Unconventional Warfare by Susan L. Marquis
(Rediscovering Government Series)

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Synopsis

For four decades after World War II, U.S. Special Operations Forces--including Army Special Forces, Navy SEALs, Air Force special operations aircrews and Special Tactics Group--suffered from mistrust and inadequate funding from the military services. They were nearly eliminated from the active force following the Vietnam War. But in the past fifteen years, special operations forces have risen from the ashes of the failed 1980 rescue of American hostages in Iran to become one of the most frequently deployed elements of the U.S. military. They are now adequately funded, better-equipped, and well-trained. Special operations forces are often the nation's first military response when faced with a crisis in today's uncertain and unstable international security environment. What caused this dramatic turnaround? As this book shows, it was a long way from congressional outrage at TV images of burned bodies of U.S. servicemen in the Iranian desert to the establishment of a special operations force of nearly 45,000 active and reserve personnel. The drama of how this happened sheds light on how public policy is made and implemented. It illustrates the complex interaction between internal forces within the special operations community, as well as between the executive and legislative branches of the U.S. government. The implementation of legislation establishing a special operations capability is seen to rebuild and protect these forces to an extent never imagined by the early " quiet professionals." While offering insights into how the U.S. government makes policy, Susan Marquis also offers a revealing look at the special operations community, including their storied past, extremetraining, and recent operational experience that continues to forge their distinctive organizational mission and culture. She describes the decade-long struggle to rebuild special operations forces, resulting in new SOF organizations with independence that is unique among U.S. military forces, an independence approaching that of a new military service.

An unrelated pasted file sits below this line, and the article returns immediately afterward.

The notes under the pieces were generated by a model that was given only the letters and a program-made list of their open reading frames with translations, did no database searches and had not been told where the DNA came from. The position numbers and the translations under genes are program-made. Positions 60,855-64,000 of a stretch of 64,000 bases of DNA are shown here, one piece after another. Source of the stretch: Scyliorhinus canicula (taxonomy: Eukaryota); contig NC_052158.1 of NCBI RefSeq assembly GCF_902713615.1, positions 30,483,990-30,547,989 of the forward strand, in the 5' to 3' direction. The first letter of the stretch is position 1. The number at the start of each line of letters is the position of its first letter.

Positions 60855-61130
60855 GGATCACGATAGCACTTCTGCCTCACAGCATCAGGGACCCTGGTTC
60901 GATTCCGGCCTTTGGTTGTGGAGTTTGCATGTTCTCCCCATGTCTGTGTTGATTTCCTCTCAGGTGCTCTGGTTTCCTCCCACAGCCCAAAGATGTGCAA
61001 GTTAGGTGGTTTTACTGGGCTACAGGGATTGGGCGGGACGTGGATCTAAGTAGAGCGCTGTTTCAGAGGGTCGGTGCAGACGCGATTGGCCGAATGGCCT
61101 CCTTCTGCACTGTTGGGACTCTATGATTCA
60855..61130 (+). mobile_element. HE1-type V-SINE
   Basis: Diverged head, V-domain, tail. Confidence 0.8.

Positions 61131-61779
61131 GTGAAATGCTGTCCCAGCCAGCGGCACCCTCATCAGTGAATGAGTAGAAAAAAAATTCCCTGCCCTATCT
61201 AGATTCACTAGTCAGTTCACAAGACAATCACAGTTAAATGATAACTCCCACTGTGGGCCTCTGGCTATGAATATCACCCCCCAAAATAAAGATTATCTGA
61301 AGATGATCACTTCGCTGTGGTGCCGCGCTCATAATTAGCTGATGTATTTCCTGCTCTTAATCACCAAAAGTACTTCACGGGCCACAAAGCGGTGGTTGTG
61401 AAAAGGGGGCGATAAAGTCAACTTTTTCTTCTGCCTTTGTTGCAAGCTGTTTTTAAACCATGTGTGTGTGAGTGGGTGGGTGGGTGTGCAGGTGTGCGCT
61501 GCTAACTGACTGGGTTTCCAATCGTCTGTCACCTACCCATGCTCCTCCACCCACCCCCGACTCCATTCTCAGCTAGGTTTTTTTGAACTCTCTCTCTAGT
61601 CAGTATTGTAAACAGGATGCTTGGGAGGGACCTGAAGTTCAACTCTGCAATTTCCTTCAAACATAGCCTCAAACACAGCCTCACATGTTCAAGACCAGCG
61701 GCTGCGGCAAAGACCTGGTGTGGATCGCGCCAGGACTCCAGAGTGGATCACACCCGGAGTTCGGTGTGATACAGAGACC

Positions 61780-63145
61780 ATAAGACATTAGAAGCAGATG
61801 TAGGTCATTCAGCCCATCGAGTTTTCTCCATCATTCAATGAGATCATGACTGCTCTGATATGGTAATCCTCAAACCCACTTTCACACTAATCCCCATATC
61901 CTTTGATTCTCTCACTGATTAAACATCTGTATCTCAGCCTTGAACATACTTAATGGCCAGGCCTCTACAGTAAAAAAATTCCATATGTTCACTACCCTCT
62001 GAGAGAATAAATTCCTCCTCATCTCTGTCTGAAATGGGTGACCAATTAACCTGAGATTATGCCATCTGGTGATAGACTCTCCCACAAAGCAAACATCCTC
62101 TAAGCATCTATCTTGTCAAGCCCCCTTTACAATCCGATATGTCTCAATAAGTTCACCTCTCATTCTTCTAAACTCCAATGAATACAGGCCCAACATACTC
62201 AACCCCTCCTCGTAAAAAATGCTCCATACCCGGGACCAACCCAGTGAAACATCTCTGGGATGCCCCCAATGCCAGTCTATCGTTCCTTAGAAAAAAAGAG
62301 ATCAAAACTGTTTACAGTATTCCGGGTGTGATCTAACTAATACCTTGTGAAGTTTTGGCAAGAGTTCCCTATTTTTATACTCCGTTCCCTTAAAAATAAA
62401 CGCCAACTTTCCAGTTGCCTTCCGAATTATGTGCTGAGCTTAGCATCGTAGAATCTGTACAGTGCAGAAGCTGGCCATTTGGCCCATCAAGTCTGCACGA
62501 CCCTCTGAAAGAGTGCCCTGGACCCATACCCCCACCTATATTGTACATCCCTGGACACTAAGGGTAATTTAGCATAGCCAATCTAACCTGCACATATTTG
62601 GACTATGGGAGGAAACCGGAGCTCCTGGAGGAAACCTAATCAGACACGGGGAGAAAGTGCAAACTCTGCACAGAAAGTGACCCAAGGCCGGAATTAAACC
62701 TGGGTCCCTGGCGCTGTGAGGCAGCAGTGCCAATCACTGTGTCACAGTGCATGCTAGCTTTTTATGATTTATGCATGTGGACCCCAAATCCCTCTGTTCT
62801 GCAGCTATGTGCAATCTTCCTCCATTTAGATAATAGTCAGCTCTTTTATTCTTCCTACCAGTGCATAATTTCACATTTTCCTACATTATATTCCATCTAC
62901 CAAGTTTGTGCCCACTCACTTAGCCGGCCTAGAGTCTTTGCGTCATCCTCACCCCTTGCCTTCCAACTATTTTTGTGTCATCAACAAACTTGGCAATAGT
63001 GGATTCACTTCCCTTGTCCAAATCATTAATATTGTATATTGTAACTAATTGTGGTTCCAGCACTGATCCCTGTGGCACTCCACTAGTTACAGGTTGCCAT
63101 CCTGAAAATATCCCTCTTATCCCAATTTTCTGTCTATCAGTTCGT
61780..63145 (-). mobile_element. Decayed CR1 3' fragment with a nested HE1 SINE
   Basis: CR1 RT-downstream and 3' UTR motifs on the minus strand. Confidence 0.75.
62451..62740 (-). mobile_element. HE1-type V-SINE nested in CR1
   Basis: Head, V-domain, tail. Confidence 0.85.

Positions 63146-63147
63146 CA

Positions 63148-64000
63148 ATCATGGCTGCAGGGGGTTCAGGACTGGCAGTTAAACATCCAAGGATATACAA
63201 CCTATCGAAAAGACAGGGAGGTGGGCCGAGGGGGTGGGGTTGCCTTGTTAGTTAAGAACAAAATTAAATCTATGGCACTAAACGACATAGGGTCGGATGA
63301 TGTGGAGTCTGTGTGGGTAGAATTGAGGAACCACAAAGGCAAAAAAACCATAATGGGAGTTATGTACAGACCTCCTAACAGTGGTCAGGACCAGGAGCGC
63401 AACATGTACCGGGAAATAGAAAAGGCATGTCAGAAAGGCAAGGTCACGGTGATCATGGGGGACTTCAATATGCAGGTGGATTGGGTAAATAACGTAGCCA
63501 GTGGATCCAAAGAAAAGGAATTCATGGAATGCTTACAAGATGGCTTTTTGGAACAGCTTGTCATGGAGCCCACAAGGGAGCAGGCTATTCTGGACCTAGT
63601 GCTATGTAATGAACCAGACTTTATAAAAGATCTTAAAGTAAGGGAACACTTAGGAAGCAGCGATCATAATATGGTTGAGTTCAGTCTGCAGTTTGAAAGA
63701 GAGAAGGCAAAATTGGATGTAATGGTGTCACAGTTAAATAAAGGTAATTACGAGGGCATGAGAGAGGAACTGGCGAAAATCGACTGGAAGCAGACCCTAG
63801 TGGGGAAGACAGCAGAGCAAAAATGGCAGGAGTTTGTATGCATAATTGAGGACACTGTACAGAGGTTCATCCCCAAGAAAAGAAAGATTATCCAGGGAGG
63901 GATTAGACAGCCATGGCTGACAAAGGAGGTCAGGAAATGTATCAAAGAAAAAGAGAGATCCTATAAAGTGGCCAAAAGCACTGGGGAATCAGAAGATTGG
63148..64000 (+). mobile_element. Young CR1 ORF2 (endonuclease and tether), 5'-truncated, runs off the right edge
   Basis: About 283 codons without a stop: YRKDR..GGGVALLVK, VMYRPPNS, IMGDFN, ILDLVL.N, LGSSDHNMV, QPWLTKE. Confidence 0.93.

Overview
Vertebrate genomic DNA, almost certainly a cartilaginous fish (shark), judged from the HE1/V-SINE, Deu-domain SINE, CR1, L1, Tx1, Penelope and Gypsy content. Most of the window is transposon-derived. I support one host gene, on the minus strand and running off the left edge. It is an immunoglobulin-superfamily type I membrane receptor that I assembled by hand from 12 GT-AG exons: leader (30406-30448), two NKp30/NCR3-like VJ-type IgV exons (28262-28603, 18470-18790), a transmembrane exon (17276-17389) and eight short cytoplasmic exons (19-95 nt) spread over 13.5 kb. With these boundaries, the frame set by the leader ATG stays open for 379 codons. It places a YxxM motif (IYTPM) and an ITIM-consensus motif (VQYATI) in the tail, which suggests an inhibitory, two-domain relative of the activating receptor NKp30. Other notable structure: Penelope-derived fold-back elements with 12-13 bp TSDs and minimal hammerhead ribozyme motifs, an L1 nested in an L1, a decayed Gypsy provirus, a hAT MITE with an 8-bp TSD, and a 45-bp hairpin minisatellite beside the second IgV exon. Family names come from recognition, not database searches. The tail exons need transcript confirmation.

About Susan L. Marquis

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Published April 1, 1997 by Brookings Institution Press. 336 pages
Genres: History, Political & Social Sciences, Computers & Technology, War, Science & Math, Professional & Technical. Non-fiction

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Most major nations, and a few minor ones, have maintained elite special forces trained in unconventional warfare. Marquis concentrates almost exclusively on the U.S. forces, which started with Wild Do

Apr 07 1997 | Read Full Review of Unconventional Warfare (Redis...

Publishers Weekly

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Most major nations, and a few minor ones, have maintained elite special forces trained in unconventional warfare.

| Read Full Review of Unconventional Warfare (Redis...

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